What is the lowest current way of inverting the output from a GPIO pin?

I have a solar board that has an add-on that can turn a USB port power off if a LiPO gets below 3.3v. The problem is, they added the ability to control this battery-based switching using a two pin connector for 'Enable' and 'Control' (when Enable is 'high', control is ignored and the USB is turned off [if on] whenever the voltage drops below 3.3v and turned back on [when off] when the voltage rises above 3.8v)

The problem is, I can't turn this mode 'on' when the Raspberry Pi is off. I can only turn it off when the Raspberry Pi is on.

I would like to be able to hook an inverter on the GPIO pin so that it is 'high' when the GPIO pin is 'low' but consume as little additional current as possible to do this. That way I can disable the battery switching as long as the RPi is on, read the voltage and safe-shutdown the pi if it gets to 3.3v. Then, when the Pi is off completely, the battery voltage will turn off via the USB device.

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    \$\begingroup\$ A CMOS inverter should have extremely low quiescent draw itself; the issue might be more if you need a pulling resistor (probably) and if so if you are driving a signal against that in some mode of operation. Or it may be that you could use a pullup resistor for the pi-is-off case, and an NFET to drive the signal low when the pi is on and sets the GPIO high - you will be spending current in the pulling resistor, but next to nothing compared to that drawn by the pi... \$\endgroup\$ Commented Apr 8, 2019 at 20:10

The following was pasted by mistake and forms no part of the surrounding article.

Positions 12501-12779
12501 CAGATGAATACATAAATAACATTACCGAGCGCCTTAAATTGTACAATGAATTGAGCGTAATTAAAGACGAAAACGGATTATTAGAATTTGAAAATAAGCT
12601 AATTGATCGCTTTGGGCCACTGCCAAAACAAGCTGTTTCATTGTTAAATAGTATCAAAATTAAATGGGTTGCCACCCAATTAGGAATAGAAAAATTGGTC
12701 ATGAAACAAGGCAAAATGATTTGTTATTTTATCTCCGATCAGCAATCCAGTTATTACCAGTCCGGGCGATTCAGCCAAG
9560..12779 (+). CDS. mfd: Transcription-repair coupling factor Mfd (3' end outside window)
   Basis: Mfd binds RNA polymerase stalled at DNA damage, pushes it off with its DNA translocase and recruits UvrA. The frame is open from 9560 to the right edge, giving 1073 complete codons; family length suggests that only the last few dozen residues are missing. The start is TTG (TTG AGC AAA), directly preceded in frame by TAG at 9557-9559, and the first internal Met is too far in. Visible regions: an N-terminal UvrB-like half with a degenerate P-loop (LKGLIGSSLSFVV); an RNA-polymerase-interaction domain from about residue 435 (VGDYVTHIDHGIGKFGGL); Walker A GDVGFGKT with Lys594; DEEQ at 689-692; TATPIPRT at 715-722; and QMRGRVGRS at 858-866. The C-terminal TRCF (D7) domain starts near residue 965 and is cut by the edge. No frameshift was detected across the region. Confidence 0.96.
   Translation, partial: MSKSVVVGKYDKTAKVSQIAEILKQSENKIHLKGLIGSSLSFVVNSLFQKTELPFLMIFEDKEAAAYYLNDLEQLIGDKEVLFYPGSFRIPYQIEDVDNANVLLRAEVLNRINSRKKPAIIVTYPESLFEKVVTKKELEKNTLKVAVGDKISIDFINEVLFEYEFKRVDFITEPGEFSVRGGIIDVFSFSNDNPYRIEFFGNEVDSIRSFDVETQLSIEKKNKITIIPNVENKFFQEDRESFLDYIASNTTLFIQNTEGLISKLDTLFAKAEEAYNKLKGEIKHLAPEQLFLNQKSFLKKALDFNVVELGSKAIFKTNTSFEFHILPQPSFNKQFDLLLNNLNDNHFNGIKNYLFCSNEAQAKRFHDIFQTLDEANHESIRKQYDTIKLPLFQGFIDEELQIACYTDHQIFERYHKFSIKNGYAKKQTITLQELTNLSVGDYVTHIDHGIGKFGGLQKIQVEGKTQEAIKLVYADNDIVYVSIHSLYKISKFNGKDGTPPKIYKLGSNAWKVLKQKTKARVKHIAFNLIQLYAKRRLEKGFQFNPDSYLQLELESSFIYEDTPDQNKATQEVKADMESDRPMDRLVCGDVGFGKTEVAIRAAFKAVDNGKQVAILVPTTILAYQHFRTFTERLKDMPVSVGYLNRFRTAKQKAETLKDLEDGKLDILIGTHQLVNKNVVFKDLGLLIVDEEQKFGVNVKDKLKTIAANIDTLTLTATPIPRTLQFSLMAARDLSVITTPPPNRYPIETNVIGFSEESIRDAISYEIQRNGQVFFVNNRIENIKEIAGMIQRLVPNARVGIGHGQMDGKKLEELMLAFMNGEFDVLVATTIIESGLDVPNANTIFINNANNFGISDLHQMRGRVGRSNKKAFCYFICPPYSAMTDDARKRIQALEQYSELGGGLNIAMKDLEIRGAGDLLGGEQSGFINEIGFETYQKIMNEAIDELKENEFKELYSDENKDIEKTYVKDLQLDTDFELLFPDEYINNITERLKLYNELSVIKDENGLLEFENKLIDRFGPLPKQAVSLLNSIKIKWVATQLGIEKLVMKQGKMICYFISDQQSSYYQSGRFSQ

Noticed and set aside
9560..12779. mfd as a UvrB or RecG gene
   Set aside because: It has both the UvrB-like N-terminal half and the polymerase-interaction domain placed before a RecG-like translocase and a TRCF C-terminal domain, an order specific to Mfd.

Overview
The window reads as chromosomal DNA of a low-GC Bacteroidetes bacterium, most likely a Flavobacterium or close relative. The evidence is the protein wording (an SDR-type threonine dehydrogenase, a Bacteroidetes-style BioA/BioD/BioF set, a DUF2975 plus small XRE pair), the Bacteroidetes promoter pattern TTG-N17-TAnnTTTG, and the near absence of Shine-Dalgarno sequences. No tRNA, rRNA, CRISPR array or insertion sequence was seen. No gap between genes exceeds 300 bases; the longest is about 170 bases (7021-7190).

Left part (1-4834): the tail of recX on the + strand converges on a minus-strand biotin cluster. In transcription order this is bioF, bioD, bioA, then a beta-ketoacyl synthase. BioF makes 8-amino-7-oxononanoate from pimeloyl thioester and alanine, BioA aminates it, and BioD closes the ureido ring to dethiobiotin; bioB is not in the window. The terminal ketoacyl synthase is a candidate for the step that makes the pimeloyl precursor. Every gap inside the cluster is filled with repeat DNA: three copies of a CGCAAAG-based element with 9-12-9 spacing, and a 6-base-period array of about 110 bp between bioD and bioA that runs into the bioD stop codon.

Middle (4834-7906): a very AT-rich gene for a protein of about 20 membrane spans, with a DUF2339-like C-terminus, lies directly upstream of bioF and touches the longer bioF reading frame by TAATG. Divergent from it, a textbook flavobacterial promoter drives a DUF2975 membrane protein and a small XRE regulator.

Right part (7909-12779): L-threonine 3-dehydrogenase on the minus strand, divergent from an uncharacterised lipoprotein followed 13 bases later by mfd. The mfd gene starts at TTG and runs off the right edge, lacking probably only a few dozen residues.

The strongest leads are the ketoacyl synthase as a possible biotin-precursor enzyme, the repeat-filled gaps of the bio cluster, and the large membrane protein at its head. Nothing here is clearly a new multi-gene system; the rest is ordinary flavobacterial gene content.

1 Answer 1


I read your question twice but couldn't figure out how it's all supposed to work. A truth table is so much easier.

Anyway, it seems you want a logic high when the Pi is off and the ability for the Pi to switch the input low when it is powered.


simulate this circuit – Schematic created using CircuitLab

Figure 1. The interface.

  • R1 is a pull-up and holds IN high when Q1 is off. There is no current drain in this condition.
  • When the Pi is powered the GPIO controls Q1. Set the Pi's GPIO high to pull IN low. (This may require inversion of your existing logic.)
  • \$\begingroup\$ I found out I misread the logic and they use 'low' as the enable. But I would still be curious how to build low power 3.3v inverters. I also built a mosfet switch for another device - went low-side as I had an N-channel. Unfortunately the data line is apparently on a high-side switch USB hub. I was scratching my head until I figured out why it wouldn't turn off. (but only with both cables connected) \$\endgroup\$
    – Scott Wood
    Commented Apr 9, 2019 at 21:03

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